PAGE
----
Annex 3 - Meteorological Service for International Air Navigation


Developed by ICAO, the International Standards and Recommended Practices (SARPS) contained in the nineteen Technical Annexes to the Convention on International Civil Aviation (also called Chicago Convention) are applied universally and produce a high degree of technical uniformity which has enabled international civil aviation to develop in a safe, orderly and efficient manner.


From the early days of aviation, it was realized that meteorological information was vital for the planning and a constant factor for the safe conduct of flights; pilots need to be informed about meteorological conditions along the routes to be flown and at their destination aerodromes. The high operating cost of modern aircraft means that optimum use must be made of available meteorological information and that forecasting accuracy must continue to be improved. The increasing use of flight management computers and the establishment on-board aircraft of reliable data links between aircraft and ground make it possible to monitor flight progress and update flight plans on the basis of new weather conditions. 


As the Organization preceding ICAO, the International Commission for Air Navigation (ICAN) held twenty-nine sessions between July 1922 and October 1946, with an interruption during WWII. ICAN had created its own Meteorological Commission and drafted Annex G, named Collection and dissemination of meteorological information, to the Convention for the Regulation of Aerial Navigation.



The Sphinx Observatory

in the 1950s

The Convention on International Civil Aviation, which came into force on 4 April 1947, had made provision for Annex I on Meteorological protection of international aeronautics. As standards were developed by ICAO, either the subjects of annexes were split or new annexes were conceived, and most of the titles were revised. Thus, a new Annex 3 titled Meteorological Codes was first adopted by the Council on 16 April 1948.


With the introduction of Standards and Recommended Practices governing the obligations of Contracting States relating to the establishment of meteorological organization in each State, a change of title of Annex 3 – Meteorology was adopted by the ICAO Council on 1 April 1955.


With a complete revision of Annex 3, incorporating PANS-MET specifications (Procedures for Air Navigation Services, Meteorology), taking into account recently approved operational requirements and up-to-date methods of meeting them and with the introduction of new Standards and Recommended Practices relating to service for operators and flight crew members, meteorological information for air traffic services and for search and rescue services, together with requirements for communications and their use, the title of Annex 3 was, accordingly, amended to read Meteorological Service for International Air Navigation and adopted by the Council on 26 November 1975.


The purpose of this Annex is to make provision of meteorological information to operators, flight crew members, air traffic services units, search and rescue units, airport management and other concerned with aviation.


Working arrangements between ICAO and WMO were agreed and approved by both organizations during 1953 for entry into force on 1 January 1954. The arrangements were designed to secure close cooperation and to establish machinery regarding the allocation to one organization or the other of primary responsibility for certain sectors within the field of common interest. In accordance with that document, ICAO is responsible for specifying the needs of the users/customers of aeronautical meteorological services, whereas WMO is responsible for providing the aviation community with operational meteorological information. WMO and ICAO maintain close and constant cooperation in keeping under review the requirements of meteorological services for aviation and in the adoption of procedures for the provision of these services, as well as keeping them up to date.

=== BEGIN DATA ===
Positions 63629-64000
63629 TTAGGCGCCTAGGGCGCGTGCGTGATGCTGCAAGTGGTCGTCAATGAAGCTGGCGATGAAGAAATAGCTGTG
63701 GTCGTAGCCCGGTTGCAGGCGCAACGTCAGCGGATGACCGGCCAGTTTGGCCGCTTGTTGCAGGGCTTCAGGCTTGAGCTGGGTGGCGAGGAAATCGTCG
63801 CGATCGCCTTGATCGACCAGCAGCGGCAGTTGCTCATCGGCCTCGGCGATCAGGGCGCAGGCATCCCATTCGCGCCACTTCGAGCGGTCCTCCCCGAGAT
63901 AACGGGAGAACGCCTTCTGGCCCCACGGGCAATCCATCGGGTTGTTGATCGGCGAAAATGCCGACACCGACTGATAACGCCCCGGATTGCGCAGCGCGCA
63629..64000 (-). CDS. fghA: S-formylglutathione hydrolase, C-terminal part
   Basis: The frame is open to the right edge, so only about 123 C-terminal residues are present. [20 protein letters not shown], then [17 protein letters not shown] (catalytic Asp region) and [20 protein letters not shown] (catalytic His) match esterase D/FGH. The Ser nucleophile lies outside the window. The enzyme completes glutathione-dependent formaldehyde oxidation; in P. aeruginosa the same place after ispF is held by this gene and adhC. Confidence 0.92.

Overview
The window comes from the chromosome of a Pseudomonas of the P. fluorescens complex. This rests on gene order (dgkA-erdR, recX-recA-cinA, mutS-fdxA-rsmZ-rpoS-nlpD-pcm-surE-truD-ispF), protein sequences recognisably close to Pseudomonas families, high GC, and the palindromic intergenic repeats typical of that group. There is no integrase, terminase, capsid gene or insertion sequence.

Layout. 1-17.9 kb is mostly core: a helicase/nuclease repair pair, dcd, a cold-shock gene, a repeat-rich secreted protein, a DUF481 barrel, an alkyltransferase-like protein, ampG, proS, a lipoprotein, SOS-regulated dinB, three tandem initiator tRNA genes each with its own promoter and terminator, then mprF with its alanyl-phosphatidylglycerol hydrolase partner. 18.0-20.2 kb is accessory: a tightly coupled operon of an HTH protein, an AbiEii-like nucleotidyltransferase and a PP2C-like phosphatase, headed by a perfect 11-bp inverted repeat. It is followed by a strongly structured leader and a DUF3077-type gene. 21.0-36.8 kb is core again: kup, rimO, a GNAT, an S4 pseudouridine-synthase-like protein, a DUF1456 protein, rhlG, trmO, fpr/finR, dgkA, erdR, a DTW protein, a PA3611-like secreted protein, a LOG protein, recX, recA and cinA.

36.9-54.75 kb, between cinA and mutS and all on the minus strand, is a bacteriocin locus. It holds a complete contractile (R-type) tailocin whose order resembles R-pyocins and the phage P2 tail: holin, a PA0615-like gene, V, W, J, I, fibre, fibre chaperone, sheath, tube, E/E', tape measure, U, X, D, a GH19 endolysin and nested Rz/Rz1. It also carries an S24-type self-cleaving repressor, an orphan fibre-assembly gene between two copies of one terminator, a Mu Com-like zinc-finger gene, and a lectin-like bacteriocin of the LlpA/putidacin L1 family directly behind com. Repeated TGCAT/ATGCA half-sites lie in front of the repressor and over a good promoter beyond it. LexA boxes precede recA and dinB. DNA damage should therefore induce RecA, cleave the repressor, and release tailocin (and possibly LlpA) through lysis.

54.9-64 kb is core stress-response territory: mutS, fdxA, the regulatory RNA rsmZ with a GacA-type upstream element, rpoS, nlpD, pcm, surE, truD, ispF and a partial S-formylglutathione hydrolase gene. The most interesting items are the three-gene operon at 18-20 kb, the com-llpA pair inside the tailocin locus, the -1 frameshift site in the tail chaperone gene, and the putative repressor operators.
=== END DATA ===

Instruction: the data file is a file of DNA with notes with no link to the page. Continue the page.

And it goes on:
United Nations New York – 9 February 1955 – First Day Cover

Tenth anniversary of the International Civil Aviation Organization

Picture of a meteorological station in Switzerland taken in the early 1950s, with a Convair CV-240 in the background. Built in 1937, the Sphinx Observatory, 3,571 metres up in the Jungfraujoch, is maintained by the Swiss Aeronautical Meteorological Service and symbolizes the vigilance of the world’s aviation meteorology networks over international air transport. Observations were made at that time between 6 in the morning and 7 at night.



This pamphlet, describing ICAO’s mission and activities (with texts in English, French and Dutch), was printed in 1955; it shows the Sphinx Observatory, in Switzerland.

The same picture was printed on the front-page of ICAO Bulletin in August 1954.

Service cover sent from the Civil Aviation and Meteorology Authority of Yemen Arab Republic (now Yemen)

to Yves Lambert, Secretary General of ICAO from 1 August 1976 to 31 July 1988.


United Nations Geneva - 26 June 1990 –

First Day Cover - 45th Anniversary of the United Nations

The close relationship among the UN Organizations is depicted on this issue. Numerous Organizations are represented by an identifier, in particular: ICAO by an aircraft and WMO by the sky and clouds.